This week’s photo theme is, well, it’s death. Not because we’re trying to be overly morbid, but because Thursday 5 April is Qingming Festival in China, a day where families traditionally tend to the graves of their ancestors and an occasion often referred to as “Tomb Sweeping Day”.
So let’s talk a little about Qingming — its origins and what happens these days.
Qingming is the traditional Chinese festival for honoring the dead, when people would tend to the gravesite of their deceased relatives — hence “Tomb Sweeping Festival”, even though the Chinese name translates literally as “Pure and Bright” Festival.
The festival was largely suppressed during the Cultural Revolution, but has been officially rehabilitated in recent years and was made a public holiday in 2008. The ritual of visiting burial grounds for Qingming is therefore still honored today, with people heading out to graveyards (on the edge of most cities) or to large family tombs (often on hillsides in rural areas). In some big cities, such as Shanghai, the sheer amount of traffic heading to the suburban graveyards can cause huge tailbacks.
Once there, “Tomb Sweepers” will usually make various offerings, and burn joss sticks or other paper items. That’s what the guy in the photo above is selling — or would be if he was awake — along with a whole host of paper offerings that are usually burnt during the funeral process in the hopes they’ll help ease loved ones’ passage into the afterlife. Traditionally this was (fake) paper money, but these days you can mark the passing of your beloved baller with things such as paper whisky and wine:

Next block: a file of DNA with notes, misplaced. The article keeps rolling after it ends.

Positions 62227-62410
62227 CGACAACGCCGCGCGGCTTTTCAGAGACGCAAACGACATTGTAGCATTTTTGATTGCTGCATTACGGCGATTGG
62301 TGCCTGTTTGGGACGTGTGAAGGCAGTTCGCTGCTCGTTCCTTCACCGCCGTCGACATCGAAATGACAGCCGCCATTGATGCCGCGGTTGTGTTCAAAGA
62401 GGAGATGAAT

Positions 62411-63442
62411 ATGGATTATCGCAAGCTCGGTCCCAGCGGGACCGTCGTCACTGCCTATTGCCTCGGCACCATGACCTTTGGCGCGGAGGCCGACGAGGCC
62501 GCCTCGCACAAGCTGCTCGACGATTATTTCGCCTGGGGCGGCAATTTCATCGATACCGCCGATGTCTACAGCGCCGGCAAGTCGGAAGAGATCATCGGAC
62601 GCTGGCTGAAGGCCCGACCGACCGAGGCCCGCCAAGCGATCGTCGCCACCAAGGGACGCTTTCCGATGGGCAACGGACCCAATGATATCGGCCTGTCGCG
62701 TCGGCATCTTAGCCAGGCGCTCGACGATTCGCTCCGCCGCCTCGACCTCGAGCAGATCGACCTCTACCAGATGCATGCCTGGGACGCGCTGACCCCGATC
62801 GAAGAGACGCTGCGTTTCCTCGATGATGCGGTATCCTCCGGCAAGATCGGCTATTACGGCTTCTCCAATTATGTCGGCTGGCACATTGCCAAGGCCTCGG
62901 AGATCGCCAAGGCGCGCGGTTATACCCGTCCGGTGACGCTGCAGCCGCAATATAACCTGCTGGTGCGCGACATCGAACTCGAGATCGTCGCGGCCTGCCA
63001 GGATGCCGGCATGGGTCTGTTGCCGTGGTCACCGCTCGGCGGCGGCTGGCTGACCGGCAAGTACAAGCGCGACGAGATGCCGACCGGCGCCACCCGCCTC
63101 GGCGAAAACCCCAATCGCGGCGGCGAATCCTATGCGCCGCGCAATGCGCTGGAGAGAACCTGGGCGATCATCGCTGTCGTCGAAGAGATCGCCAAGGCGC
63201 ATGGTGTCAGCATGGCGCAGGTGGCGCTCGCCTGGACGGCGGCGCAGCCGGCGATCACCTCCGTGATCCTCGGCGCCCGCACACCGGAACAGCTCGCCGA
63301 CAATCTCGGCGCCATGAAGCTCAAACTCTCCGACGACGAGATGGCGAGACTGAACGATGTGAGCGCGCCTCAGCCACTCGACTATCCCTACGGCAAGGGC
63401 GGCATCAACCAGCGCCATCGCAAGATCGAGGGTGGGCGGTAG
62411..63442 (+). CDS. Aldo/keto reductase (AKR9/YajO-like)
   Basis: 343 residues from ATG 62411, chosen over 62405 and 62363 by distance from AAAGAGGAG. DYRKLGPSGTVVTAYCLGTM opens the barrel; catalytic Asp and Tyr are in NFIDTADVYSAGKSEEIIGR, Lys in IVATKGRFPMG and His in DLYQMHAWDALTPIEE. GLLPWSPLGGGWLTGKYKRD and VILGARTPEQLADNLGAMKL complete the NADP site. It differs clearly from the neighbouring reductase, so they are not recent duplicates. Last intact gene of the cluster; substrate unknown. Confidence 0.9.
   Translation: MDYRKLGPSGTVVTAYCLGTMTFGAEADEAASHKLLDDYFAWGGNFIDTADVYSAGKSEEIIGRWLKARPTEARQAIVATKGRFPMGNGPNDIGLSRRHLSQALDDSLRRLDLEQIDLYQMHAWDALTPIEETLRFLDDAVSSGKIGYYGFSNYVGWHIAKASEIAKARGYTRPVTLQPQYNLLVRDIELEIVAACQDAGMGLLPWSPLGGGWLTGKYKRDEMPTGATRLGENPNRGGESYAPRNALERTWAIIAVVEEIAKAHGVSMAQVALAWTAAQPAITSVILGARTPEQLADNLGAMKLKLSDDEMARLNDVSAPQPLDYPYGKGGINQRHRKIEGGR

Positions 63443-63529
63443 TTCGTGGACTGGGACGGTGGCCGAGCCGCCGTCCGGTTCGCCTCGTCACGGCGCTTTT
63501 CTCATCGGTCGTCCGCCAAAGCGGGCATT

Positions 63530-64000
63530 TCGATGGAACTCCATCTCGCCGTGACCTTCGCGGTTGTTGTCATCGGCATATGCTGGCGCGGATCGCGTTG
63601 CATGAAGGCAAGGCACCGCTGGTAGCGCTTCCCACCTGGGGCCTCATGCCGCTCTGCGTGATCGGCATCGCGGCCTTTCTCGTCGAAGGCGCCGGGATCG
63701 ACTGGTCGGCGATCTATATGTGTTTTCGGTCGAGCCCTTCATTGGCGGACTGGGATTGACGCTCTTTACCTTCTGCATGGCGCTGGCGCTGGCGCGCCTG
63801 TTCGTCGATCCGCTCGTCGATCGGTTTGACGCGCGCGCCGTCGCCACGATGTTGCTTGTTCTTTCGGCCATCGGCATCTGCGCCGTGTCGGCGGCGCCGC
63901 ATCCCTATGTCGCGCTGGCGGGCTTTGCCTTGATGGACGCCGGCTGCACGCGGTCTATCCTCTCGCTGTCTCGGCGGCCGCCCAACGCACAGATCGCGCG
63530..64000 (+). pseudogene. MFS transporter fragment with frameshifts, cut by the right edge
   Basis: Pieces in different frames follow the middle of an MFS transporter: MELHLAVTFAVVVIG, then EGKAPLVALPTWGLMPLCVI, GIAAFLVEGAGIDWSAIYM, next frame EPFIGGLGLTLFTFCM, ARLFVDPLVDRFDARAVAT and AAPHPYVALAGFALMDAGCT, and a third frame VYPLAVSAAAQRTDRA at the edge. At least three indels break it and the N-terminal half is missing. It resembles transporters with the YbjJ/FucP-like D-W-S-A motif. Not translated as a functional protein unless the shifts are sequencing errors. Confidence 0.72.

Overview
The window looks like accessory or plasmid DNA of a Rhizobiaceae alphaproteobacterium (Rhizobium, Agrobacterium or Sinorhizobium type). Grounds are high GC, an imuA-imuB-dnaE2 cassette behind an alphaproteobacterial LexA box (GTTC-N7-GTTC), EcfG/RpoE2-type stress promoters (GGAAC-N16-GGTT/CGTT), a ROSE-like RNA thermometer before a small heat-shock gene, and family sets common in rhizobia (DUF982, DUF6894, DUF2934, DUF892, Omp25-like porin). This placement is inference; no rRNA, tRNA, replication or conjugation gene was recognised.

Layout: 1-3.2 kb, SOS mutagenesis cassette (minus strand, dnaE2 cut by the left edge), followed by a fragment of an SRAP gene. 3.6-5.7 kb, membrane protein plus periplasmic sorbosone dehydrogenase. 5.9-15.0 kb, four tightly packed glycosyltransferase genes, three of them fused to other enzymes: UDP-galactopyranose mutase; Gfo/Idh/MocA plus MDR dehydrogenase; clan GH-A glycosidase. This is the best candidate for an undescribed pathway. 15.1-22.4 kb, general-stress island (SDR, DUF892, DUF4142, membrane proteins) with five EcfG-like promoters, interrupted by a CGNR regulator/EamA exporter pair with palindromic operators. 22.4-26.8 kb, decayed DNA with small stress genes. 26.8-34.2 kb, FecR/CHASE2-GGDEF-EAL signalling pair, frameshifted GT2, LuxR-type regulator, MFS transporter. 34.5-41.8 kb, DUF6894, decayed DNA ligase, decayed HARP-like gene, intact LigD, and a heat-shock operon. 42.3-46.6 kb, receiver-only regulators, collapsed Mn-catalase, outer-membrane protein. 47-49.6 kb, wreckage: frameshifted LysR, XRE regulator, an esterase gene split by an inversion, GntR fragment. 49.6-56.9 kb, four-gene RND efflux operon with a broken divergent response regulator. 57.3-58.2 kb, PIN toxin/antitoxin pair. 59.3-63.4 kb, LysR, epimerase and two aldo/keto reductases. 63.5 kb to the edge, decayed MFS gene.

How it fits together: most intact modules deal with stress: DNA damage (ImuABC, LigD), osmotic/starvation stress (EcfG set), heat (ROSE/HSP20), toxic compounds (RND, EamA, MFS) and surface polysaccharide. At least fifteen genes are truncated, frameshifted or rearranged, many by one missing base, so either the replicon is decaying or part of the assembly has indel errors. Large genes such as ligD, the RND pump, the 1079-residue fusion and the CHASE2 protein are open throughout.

Beauty products, cigarettes, phones, and snazzy pyjamas:
Or home entertainment systems, mahjong sets, seafood selections, and jewelry:
You can also see a “BMW” and a house in that picture up top.
Traditionally on Qingming, people will hang willow branches over their doors to ward away evil spirits and, as with most Chinese festivals, there’s also a food and drink element: “Tomb Sweeping Day” sees people snack on green glutinous rice balls known as qingtuan and it’s also a crucial period for tea production in China.
Every Day Matters: Rain, Tomb Sweeping, and Tea
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